The attack will load in a simple alert box to demonstrate the presence of XSS.  To load this in the ViewState Decoder’s XML format, I am going to encode the attack using HTML Entities.  I used the encoder at to perform the encoding.  The following screen shows the data encoded in the encoder:

I need to copy this text from the encoder and paste it into the copy right field in the ViewState decoder window.  The following image shows this being done:

Now I need to click the “Encode” button for the ViewState.  This will automatically update the ViewState field for this request.   Once I do that, I can “Resume” my request and let it complete.   When the request completes, I will see the login page reload, but this time it will pop up an alert box as shown in the next screen:

This shows that I was able to perform an XSS attack by manipulating a ViewState parameter.  And as I mentioned earlier, this is reflected since it is being reflected from the ViewState.  Win for the Attacker.

So What, I Can Attack Myself

Often times, when I talk about this technique, the first response is that the attacker could only run XSS against themselves since this is in the ViewState.  How can we get that to our victim.  The good news for the attacker…. .Net is going to help us attack our victims here.  Without going into the details, the premise is that .Net will read the ViewState value from the GET or POST depending on the request method.  So if we send a GET it will read it from the querystring.   So if we make the following request to the page, it will pull the ViewState values from the QueryString and execute the XSS just like the first time we ran it:


Since we can put this into a GET request, it is easier to send this out in phishing emails or other payloads to get a victim to execute the code.  Yes, as a POST, we can get a victim to run this as well, but we are open to so much more when it is a GET request since we don’t have to try and submit a form for this to work.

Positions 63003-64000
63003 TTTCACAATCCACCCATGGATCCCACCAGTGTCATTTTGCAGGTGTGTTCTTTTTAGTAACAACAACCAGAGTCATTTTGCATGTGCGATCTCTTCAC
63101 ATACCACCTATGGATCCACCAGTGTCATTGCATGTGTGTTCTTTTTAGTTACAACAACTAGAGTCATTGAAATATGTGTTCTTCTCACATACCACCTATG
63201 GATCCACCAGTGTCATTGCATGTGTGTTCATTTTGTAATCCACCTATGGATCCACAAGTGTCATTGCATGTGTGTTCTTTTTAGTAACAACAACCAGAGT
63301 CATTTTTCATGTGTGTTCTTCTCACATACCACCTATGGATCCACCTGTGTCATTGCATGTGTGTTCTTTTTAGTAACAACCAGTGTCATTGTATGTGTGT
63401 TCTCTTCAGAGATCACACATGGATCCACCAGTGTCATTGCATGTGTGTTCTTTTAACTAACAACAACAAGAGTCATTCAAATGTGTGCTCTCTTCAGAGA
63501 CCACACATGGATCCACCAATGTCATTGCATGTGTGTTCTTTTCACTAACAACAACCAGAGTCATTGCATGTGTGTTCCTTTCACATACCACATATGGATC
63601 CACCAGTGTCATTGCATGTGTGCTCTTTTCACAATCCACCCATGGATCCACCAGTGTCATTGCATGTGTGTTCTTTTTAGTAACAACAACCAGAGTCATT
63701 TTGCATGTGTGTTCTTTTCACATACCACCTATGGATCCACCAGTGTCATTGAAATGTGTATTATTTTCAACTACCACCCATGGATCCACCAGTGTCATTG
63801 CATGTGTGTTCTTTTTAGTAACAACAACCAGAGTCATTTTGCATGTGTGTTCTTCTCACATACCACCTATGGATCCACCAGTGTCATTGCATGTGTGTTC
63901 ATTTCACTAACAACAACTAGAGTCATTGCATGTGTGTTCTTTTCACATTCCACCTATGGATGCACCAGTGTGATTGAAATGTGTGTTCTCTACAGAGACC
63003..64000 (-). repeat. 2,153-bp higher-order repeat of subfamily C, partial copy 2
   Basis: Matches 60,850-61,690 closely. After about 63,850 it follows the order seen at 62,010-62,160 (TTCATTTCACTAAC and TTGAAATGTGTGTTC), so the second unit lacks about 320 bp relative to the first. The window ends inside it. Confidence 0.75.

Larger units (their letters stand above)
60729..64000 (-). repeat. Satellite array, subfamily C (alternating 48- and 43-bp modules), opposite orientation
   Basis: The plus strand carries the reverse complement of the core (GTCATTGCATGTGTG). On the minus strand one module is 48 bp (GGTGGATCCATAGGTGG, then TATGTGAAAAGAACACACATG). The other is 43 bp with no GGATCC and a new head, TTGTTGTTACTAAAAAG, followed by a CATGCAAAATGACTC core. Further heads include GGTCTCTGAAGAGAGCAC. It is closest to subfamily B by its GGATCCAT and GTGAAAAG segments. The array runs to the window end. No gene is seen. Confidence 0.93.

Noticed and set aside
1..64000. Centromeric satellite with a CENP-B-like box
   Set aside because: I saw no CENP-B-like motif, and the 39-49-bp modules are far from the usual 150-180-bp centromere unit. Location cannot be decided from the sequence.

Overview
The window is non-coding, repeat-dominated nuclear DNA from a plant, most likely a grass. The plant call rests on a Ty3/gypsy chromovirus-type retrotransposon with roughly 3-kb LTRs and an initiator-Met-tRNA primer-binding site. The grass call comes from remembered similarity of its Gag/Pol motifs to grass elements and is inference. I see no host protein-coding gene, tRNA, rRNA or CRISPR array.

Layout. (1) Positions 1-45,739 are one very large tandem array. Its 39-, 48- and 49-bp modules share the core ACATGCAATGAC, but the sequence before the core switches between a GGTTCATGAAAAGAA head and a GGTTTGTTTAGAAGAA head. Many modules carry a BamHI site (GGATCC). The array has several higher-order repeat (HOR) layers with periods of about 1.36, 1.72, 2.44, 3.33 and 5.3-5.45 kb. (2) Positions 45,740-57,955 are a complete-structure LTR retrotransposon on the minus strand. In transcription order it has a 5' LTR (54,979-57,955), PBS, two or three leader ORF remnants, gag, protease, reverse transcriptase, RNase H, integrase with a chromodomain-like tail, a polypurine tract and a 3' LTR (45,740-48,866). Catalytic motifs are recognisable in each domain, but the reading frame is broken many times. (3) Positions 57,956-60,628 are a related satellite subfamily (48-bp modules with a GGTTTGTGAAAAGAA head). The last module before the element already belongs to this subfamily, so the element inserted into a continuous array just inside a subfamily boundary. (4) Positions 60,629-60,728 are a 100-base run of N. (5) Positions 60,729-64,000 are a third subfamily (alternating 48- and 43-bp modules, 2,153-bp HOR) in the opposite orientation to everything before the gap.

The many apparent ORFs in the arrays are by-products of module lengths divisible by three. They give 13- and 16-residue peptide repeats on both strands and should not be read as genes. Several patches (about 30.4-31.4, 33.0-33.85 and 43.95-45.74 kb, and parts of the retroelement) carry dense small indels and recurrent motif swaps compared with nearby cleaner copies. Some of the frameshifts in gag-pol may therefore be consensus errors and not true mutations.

How to Fix It

Developers can fix this issue quite easily.  They need to encode the output for starters.  For the encoding to work, however, you should set the value yourself on postback too.  So instead of just setting that hard-coded value on initial page load, think about setting it every time.  Otherwise the encoding will not solve the problem.  Additionally, enable the built in functions like ViewStateMac, which will help prevent an attacker from tampering with the ViewState, or consider encrypting the ViewState.

Final Thoughts

This is a commonly overlooked area of security for .Net developers because there are many assumptions and mis-understandings about how ViewState works in this scenario.  The complexity of configuration doesn’t help either.  Many times developers think that  since it is a hard-coded value.. it can’t be manipulated.   We just saw that under the right circumstances, it very well can be manipulated.

As testers, we need to look for this type of vulnerability and understand it so we can help the developers understand the capabilities of it and how to resolve it.  As developers, we need to understand our development language and its features so we don’t overlook these issues.  We are all in this together to help decrease the vulnerabilities available in the applications we use.

Updated [11/12/2012]: Uploaded a video demonstrating this concept.


Comments are closed.